Grenada To Restrict Some Nationals From Applying For Its Citizenship

Nationals of some countries will be restricted from applying for citizenship under the Grenada Citizenship by Investment Programme, while some who were turned down by other countries will also find themselves automatically getting turned down by Grenada.

A bearer of Grenada’s passport can travel visa free to 133 countries, and Parliamentary Secretary for Information in the Office of the Prime Minister, Senator Winston Garraway, explained that among the questions that will be asked of all applicants, is the countries where he/she has applied for citizenship and whether or not he/she was rejected.

“Once that person answers yes or we have proof that the applicant was turned down by a counter to which we have visa free travel, we will also reject that person,” Garraway said, who explained that like St Kitts and Nevis recently did, Grenada will also be establishing a list of countries whose nationals will be not able to apply for citizenship under the programme. St Kitts recently suspended nationals of Afghanistan and Iran from its programme.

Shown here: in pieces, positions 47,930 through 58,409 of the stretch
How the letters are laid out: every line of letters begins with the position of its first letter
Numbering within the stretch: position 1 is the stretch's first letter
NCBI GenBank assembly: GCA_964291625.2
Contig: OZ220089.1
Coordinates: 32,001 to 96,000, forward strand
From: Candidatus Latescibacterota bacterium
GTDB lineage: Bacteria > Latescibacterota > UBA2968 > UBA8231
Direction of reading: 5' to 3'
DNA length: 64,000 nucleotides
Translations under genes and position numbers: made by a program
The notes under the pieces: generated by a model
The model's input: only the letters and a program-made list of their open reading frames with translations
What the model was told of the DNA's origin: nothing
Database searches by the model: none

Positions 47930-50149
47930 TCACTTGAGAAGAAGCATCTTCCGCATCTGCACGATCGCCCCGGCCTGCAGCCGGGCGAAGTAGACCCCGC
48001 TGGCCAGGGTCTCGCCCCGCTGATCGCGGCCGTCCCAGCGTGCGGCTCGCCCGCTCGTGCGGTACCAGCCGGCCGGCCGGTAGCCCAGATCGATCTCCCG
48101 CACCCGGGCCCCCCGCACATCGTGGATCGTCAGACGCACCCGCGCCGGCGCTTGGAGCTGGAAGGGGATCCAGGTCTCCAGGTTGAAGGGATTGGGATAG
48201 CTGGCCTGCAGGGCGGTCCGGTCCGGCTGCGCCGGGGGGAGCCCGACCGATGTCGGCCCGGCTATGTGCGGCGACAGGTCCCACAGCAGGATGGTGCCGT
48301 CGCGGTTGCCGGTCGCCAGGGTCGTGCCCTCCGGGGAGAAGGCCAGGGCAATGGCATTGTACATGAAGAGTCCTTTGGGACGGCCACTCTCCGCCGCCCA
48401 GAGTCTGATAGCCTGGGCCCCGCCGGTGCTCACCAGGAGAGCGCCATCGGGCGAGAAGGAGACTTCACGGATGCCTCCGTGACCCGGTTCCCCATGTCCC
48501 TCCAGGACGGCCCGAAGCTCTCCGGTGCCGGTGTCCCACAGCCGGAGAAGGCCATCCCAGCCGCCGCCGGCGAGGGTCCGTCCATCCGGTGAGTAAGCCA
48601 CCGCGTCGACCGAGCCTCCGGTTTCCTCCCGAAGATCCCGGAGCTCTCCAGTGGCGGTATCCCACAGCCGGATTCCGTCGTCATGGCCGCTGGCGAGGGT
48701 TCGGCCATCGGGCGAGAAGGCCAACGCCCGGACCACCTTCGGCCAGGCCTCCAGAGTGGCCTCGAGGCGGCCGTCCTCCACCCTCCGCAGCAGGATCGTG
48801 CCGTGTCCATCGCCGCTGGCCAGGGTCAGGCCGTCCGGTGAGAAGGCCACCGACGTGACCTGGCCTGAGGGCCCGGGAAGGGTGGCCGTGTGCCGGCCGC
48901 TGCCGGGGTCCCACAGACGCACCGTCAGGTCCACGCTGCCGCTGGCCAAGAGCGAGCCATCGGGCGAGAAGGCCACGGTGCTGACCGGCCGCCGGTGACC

Grenada first established an economic citizenship programme in 2001, but rescinded the initiative because of number of challenges. which included abuse by agents and the lack of in-depth due diligence, which resulted in criminals from other countries becoming citizens of the countries, allowing them to have a Grenada passport.

However, Garraway said that in depth due diligence will be concluded on all applicants, and as compared to the last programme, becoming a citizen will be not an immediate achievement. “The due diligence that was lacking in the previous programme is no longer an issue. No stone will be left unturned and all applicants have to mandatorily reside in the island for at least 14 days after getting citizenship,” he said.

The Citizenship by Investment Programme is one of the initiatives that the ruling Keith Mitchell Administration believes can bring in millions in revenue to the country. However, a number of organizations and individuals have openly objected to the idea.

Among the persons objecting is Senator Raymond Roberts, who described the legislation as “prostituting” the island’s passport.

By Linda Straker

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